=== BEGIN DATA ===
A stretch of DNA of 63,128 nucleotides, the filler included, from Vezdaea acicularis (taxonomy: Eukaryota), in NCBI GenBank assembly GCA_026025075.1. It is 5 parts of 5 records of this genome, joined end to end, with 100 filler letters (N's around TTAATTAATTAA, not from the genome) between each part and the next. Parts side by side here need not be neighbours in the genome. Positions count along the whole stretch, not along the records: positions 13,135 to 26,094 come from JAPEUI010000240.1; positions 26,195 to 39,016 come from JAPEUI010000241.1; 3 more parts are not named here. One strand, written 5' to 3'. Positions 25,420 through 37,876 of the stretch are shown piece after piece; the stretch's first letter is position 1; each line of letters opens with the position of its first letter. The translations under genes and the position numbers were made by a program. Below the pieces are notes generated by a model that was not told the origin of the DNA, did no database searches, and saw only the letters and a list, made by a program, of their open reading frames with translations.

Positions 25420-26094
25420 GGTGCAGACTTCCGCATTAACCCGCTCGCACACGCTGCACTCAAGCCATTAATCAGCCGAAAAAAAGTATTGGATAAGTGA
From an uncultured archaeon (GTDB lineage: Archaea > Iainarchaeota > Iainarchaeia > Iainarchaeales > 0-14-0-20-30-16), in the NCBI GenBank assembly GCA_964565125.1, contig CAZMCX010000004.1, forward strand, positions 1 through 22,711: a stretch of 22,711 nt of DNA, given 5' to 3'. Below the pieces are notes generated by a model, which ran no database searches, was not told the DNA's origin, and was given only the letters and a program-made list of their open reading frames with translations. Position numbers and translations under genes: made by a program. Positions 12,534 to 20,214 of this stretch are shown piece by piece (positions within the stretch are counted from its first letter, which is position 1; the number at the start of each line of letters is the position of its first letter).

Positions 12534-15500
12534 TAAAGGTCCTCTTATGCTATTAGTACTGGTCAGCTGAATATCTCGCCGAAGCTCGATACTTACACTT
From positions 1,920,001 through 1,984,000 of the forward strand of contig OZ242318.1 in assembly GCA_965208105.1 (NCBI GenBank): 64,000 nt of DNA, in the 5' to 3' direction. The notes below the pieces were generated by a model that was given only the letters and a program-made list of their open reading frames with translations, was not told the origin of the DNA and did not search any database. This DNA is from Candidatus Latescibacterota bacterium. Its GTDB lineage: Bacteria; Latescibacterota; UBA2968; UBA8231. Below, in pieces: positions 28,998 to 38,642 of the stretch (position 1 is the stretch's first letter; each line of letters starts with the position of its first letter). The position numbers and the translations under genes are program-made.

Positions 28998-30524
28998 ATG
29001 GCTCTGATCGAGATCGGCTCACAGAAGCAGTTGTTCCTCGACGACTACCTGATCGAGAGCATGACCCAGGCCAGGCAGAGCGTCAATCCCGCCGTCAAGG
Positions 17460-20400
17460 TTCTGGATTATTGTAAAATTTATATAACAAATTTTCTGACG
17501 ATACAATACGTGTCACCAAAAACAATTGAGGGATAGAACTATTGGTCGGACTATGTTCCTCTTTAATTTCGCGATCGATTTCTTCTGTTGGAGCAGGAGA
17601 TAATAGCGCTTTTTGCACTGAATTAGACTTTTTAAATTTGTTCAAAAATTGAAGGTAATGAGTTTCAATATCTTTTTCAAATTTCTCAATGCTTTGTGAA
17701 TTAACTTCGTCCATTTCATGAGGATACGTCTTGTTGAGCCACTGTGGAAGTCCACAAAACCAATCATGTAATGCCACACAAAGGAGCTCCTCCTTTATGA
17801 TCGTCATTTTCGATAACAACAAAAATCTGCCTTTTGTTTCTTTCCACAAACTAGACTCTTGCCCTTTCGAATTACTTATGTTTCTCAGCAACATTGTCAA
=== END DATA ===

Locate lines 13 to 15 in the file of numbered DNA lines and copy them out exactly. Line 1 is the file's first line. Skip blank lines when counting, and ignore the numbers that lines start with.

17501 ATACAATACGTGTCACCAAAAACAATTGAGGGATAGAACTATTGGTCGGACTATGTTCCTCTTTAATTTCGCGATCGATTTCTTCTGTTGGAGCAGGAGA
17601 TAATAGCGCTTTTTGCACTGAATTAGACTTTTTAAATTTGTTCAAAAATTGAAGGTAATGAGTTTCAATATCTTTTTCAAATTTCTCAATGCTTTGTGAA
17701 TTAACTTCGTCCATTTCATGAGGATACGTCTTGTTGAGCCACTGTGGAAGTCCACAAAACCAATCATGTAATGCCACACAAAGGAGCTCCTCCTTTATGA